Our school does a lot of graphing exercises around kids ages and birthdays. Spending a few minutes in the hallways in the school, and I can say the rate of redshirting in my daughter's school is about 1/3. A full 1/3 of kids are held back a year, and this is in a place with a relatively early cutoff (Sept).

My daughter is amongst the youngest in her class. In second grade, there are girls with breast buds. In the second grade. At the end of kindergarten, you could not distinguish who was who academically on anything except maybe handwriting. At the end of second grade, you can't tell at all on either academic or social grounds. This is consistent with large studies that find little to no benefit distinguishable by the end of the third grade. That means my kid is operating >1 year ahead of that 1/3 on a calendar basis.
post #36 of 97
Quote:
Originally Posted by dancingmama View Post
She looked at the numbers and found 20 kids with bdays spanning July through Dec 2005. There were 9 kids with bdays spanning July through Dec 2004 (held back). The rest were somewhere in between.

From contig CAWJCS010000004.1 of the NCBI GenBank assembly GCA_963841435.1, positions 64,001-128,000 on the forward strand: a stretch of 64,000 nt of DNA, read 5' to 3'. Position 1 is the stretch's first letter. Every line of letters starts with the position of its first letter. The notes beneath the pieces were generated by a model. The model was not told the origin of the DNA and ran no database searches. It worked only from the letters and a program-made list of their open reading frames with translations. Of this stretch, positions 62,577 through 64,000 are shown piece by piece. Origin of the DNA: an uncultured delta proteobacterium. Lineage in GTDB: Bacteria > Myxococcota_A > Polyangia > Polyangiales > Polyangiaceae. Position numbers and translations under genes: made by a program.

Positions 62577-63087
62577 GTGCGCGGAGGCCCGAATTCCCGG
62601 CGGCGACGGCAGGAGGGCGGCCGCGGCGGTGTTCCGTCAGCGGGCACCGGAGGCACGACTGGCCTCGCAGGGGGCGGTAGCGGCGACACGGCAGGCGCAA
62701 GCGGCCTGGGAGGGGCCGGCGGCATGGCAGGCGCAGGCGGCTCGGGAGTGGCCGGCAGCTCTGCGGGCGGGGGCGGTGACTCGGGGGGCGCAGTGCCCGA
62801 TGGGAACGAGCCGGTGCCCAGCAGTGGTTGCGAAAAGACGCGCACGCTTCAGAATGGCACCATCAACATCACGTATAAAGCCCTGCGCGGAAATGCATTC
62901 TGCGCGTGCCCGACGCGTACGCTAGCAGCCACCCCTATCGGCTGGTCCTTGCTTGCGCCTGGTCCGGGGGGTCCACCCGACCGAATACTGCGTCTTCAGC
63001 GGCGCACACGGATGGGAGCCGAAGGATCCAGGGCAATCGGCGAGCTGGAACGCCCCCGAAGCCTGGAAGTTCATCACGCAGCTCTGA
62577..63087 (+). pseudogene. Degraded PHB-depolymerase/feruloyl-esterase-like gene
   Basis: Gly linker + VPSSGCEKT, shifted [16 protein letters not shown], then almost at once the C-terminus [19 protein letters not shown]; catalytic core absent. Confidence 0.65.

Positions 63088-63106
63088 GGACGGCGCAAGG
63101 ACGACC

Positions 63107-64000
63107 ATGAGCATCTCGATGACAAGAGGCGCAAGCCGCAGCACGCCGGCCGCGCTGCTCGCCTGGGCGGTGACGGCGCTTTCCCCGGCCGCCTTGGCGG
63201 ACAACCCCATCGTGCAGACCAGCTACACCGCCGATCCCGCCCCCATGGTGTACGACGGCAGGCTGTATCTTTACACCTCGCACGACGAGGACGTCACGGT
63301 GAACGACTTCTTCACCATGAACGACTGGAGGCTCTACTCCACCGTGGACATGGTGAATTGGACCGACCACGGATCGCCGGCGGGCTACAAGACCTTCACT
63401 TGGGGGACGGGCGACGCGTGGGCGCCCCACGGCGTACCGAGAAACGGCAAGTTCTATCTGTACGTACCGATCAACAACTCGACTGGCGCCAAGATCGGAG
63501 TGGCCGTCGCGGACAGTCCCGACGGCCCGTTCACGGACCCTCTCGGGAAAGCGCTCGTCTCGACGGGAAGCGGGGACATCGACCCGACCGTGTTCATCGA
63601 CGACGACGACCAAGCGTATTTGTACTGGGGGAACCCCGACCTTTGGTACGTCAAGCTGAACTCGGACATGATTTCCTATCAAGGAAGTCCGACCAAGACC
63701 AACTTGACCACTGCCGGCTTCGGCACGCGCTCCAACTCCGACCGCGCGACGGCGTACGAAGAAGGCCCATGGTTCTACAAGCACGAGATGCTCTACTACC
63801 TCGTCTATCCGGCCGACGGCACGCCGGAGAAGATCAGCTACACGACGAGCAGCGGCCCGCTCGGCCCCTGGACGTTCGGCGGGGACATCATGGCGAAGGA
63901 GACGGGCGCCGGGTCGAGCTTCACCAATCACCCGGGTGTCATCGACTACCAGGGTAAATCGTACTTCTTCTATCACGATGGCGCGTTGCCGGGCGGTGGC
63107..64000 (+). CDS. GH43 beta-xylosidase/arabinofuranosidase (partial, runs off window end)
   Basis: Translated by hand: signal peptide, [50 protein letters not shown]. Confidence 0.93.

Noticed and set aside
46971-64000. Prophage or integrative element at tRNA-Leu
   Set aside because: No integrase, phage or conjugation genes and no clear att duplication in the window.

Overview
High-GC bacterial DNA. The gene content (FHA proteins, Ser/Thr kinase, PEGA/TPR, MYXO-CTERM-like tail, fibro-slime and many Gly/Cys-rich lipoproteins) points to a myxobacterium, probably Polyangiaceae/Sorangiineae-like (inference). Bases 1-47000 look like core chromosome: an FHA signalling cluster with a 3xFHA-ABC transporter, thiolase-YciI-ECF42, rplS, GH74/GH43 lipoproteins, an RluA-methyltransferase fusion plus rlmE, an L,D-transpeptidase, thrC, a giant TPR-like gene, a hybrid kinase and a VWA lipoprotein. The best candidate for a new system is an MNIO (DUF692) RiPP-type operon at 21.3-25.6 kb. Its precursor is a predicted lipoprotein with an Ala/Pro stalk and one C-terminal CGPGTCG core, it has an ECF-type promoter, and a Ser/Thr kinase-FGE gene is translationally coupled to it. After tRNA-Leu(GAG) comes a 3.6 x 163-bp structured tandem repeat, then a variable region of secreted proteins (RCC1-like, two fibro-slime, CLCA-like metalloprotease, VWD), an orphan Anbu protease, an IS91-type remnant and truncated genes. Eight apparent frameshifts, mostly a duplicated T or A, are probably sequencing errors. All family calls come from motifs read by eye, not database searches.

What jumped out at me in your post is the number of months considered the "gray" area for starting school. It's a 6 month spread!

In my perfect world, kids whose birthdays fall 30 days either side of the cut off would be evaluted by the school and the school could recommend each child should start or delay. There are difference in how kids mature and a 1 day cut off seems silly to me.

However, with the current system, it's a 2 year spread. Kids whose B-days are 6 months before the cutoff have parents holding them back and kids who b-day are months after the cut off want them pushed forward.

It's just silly.
post #37 of 97
Timely thread. I am in a similiar boat, my dd turns 5 in July. She actually goes to preschool and seems to be fine but lately both my dh & I are starting to feel that she may not be ready for school this fall. I have an older child who is 18 so the idea that my kid wouldn't start school when the time came had never crossed my mind.

Yet as bright and articulate (every one including current PS teachers as well as her former daycare teachers have commented on her verbal skills) as she is it seems like she is just not ready to as another poster in this thread put it, sit down and get to the task of doing school work right now.

We are maybe a tad different than many here in that dd has been in childcare of some form since 13 mos. Yet this past year we pulled her from ft daycare and put her in a 9 hr a week preschool and having the extra time with her has been great. She is thriving and its been good and I can't help thinking that an additional year could be beneficial.